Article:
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A study co-authored by Oxford researchers says spikes in food prices during the last global recession can be linked with the increase in malnutrition among children in the Indian state of Andhra Pradesh in 2009.

Wasting of indian children in the recession linked to food price spikes

The researchers examined the proportion of children who experienced 'wasting', a widely used measure of malnutrition that shows a child has a lower than expected weight given their height (based on World Health Organization standards). They observed progress in child nutrition between 2002 and 2006 when the proportion of wasted children in Andhra Pradesh fell slightly from 19% to 18%. However, this improvement had reversed by 2009 when 28% of children were wasted – an increase of 10 percentage points compared with 2006.  This was after high inflation in food prices in the district, beginning in 2007 and continuing through 2009.  The research paper is published in the online version of the Journal of Nutrition.

The study was conducted by researchers from the Public Health Foundation of India and the Department of Sociology at University of Oxford, with a team from Stanford University and the London School of Hygiene and Tropical Medicine. They focused on the effect of food prices on child nutrition in Andhra Pradesh, one of India’s largest states, using data from the Young Lives study of child poverty.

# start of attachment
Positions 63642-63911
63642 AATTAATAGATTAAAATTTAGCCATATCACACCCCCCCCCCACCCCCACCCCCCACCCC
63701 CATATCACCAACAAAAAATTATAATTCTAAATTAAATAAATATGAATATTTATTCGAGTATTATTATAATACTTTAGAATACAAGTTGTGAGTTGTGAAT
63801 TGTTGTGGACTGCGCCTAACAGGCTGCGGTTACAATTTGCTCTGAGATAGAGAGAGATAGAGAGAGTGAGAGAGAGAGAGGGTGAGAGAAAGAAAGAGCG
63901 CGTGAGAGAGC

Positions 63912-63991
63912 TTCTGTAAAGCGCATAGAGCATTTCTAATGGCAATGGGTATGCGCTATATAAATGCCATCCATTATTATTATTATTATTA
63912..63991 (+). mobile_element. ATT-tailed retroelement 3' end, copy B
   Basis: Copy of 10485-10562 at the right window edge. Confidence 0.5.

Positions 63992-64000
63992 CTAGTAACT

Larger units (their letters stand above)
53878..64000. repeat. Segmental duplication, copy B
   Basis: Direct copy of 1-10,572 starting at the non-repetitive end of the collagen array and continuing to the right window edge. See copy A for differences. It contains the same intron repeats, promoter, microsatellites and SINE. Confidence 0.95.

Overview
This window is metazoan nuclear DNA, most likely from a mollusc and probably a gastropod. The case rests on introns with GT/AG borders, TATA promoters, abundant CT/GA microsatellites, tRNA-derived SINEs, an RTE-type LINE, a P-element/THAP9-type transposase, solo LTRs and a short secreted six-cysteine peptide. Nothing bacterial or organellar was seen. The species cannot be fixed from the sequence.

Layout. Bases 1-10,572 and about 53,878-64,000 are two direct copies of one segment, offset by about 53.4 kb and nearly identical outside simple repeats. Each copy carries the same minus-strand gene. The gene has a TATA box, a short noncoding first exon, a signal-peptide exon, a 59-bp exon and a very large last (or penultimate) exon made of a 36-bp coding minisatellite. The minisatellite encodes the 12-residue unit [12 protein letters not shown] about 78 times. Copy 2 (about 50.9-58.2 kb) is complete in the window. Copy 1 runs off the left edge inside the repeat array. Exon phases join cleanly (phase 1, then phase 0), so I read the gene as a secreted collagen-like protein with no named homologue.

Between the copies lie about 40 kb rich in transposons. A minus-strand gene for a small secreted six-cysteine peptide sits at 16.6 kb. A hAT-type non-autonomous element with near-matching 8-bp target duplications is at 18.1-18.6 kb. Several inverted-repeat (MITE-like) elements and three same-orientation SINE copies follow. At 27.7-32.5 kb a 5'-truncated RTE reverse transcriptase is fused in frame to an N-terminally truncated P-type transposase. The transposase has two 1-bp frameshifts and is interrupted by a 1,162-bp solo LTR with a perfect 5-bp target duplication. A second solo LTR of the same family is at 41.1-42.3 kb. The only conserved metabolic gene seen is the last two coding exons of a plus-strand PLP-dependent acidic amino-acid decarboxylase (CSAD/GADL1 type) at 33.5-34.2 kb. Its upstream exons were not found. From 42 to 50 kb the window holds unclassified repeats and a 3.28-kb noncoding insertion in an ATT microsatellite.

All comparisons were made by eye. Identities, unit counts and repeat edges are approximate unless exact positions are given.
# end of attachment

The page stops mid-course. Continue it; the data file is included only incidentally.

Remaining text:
The research team combined children’s weight and height measurements from the Young Lives data with government data on household level expenditure on and consumption patterns of food from the Indian National Sample Survey Office and the National Nutrition Monitoring Bureau in order to calculate how much children ate across food categories. The researchers found that children’s food consumption dropped significantly between 2006 and 2009 as food prices increased. There were corresponding increases in wasting among children from poor and middle-income households, but not high-income households between 2006 and 2009.  The paper suggests this supports the theory that poorer households have the smallest food reserves and are therefore hardest hit by rising food prices.

Read more on the University website 

Read about the Department of Sociology

Read about the Oxford Department for International Development's Young Lives study

Read The Journal of Nutrition publication